At a contemporary dance workshop in Havana

At a contemporary dance workshop in Havana

Cuba is simply not the place to visit if you want to go shopping — Bermuda or the Caymans are the places for deals on Swiss watches and designer sunglasses.  However, if you are interested art, music, dance, and architecture, then Cuba is a revelation.  Thanks to the experts at Academic Arrangements Abroad, who organized our trip on behalf of Penn Alumni Travel, during our week in Cuba we experienced the very best of these things that the island had to offer.  I will leave it to Alyssa D’Alconzo, Director of Alumni Travel and Education at Penn, who also traveled on my departure to discuss more of the amazing activities we experienced. (Look for Alyssa’s blog on March 27th.)  Now, less than a month later, I am actively making plans to return to Cuba soon (perhaps with some Penn Art History students in tow) and see more of this complex and marvelous country.

Penn alumni and friends at the Havana cathedral.

Penn alumni and friends at the Havana cathedral.

[Interested in travel to Cuba? Penn Alumni Travel will be returning February 14-21, 2015. Email Emilie C. K. LaRosa at to be added to a priority reservation list.]

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Filed under Faculty perspective, Penn Alumni Travel, Travel

Open House

Author: Michelle Ho, ENG’14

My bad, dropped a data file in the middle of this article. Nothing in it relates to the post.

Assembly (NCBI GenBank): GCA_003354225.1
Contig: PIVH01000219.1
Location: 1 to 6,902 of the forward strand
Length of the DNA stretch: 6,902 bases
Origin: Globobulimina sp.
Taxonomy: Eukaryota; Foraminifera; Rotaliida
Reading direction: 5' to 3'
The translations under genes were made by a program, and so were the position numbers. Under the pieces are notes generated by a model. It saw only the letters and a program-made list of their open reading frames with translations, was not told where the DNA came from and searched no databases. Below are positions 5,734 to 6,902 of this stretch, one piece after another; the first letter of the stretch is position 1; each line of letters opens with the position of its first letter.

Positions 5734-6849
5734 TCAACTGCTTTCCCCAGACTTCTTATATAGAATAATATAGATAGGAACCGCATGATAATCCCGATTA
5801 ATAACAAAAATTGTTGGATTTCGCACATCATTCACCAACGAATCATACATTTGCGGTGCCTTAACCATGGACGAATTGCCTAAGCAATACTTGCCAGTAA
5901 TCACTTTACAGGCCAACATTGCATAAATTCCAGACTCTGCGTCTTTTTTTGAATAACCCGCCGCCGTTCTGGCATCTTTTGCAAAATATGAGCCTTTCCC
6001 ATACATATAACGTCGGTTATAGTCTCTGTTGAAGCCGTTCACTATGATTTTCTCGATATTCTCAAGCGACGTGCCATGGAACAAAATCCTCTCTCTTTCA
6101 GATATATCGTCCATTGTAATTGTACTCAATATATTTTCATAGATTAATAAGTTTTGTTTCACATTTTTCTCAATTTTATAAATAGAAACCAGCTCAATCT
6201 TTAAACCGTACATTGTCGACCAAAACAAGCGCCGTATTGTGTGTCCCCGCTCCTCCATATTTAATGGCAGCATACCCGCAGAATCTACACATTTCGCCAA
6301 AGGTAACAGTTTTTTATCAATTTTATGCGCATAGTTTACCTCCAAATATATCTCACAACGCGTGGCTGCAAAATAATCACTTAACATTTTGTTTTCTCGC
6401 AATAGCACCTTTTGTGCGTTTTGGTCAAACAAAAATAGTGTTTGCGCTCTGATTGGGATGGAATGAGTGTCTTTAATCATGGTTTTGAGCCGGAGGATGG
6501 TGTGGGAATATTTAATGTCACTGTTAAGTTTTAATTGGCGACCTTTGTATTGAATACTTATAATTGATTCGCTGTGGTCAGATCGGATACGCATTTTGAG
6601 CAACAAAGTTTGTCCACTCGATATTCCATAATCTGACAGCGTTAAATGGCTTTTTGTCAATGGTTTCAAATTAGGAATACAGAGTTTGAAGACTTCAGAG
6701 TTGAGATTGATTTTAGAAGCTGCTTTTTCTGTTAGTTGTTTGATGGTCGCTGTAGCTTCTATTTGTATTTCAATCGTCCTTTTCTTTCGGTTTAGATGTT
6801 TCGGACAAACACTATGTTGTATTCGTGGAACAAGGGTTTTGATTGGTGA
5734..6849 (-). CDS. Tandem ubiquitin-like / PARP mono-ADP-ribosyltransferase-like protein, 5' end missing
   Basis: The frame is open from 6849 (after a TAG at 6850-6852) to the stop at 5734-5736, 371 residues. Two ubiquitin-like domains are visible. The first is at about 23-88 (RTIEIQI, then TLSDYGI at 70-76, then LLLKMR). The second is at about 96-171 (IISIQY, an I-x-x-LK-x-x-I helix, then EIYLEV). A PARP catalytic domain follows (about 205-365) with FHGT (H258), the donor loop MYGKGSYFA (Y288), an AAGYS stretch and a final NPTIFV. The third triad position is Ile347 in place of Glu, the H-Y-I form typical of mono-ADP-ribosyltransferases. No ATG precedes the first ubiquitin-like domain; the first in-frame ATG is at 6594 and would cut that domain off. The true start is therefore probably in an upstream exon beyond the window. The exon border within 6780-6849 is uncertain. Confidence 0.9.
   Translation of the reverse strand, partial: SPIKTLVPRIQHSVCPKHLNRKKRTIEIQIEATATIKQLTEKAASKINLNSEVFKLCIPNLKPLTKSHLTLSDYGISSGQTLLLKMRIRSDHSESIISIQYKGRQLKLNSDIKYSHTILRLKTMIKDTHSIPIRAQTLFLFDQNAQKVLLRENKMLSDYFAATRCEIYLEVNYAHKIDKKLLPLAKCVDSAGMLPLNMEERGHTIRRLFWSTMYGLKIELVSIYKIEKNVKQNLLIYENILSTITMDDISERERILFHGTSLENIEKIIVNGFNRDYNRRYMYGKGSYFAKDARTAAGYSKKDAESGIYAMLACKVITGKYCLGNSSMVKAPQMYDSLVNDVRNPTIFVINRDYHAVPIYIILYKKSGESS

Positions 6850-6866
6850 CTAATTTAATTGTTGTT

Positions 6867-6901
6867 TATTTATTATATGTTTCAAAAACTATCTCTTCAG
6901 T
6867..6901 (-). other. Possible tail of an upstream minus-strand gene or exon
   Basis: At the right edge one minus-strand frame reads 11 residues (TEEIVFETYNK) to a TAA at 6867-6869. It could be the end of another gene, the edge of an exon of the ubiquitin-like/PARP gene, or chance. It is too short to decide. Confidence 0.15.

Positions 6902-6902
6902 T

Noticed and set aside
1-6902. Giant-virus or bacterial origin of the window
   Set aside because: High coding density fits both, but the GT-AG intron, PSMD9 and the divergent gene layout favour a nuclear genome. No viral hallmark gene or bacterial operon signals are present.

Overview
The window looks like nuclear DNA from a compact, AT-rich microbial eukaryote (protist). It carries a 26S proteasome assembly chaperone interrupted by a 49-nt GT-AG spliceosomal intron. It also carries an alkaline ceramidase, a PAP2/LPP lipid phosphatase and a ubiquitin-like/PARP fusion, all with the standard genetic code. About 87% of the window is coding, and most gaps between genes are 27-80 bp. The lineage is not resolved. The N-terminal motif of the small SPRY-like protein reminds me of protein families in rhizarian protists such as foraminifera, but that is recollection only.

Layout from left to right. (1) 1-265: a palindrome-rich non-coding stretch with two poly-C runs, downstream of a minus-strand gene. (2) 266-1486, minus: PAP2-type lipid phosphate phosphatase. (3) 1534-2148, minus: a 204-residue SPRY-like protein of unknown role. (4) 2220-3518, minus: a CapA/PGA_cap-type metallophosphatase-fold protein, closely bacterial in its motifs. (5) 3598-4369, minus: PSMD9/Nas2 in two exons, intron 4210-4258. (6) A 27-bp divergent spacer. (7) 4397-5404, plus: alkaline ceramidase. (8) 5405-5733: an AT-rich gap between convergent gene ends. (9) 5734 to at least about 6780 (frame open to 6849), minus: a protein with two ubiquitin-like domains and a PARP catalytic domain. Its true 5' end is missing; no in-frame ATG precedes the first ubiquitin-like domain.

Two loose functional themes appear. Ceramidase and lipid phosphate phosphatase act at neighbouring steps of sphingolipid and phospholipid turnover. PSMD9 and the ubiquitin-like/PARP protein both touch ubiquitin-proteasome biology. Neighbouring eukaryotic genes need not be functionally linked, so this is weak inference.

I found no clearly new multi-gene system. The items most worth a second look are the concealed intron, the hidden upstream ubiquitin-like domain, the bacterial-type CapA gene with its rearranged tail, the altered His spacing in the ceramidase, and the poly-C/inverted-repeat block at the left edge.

Recently I was given the opportunity to be the student speaker at the Collaborative Classroom Open House.  The Collaborative Classroom is a new classroom on the first floor of Van Pelt Library, off the hallway leading to Weigle Information Commons.  From the way the classroom furniture is arranged to the cutting-edge technology in the room, the design of the Collaborative Classroom aims to facilitate active learning.  In the classroom, active learning can take the form of problem solving in teams, peer reviewing written work, or delving into a case study, among other activities.  To help facilitate these activities, students sit at round tables and face each other, instead of in rows where they face the professor.  Each table has its own dedicated projector system where students can plug their own laptop or tablet and display what they are working on.  The walls on the classroom also double as whiteboards and projection screens so you can annotate directly over what you are projecting.  This semester there are nine courses such as social policy and practice, geology, and writing seminar being held in the Collaborative Classroom.  Imagine how much more interactive writing seminar could be if you edited a piece by projecting it on the wall and having classmates take turn making edits by writing over it for the table to see.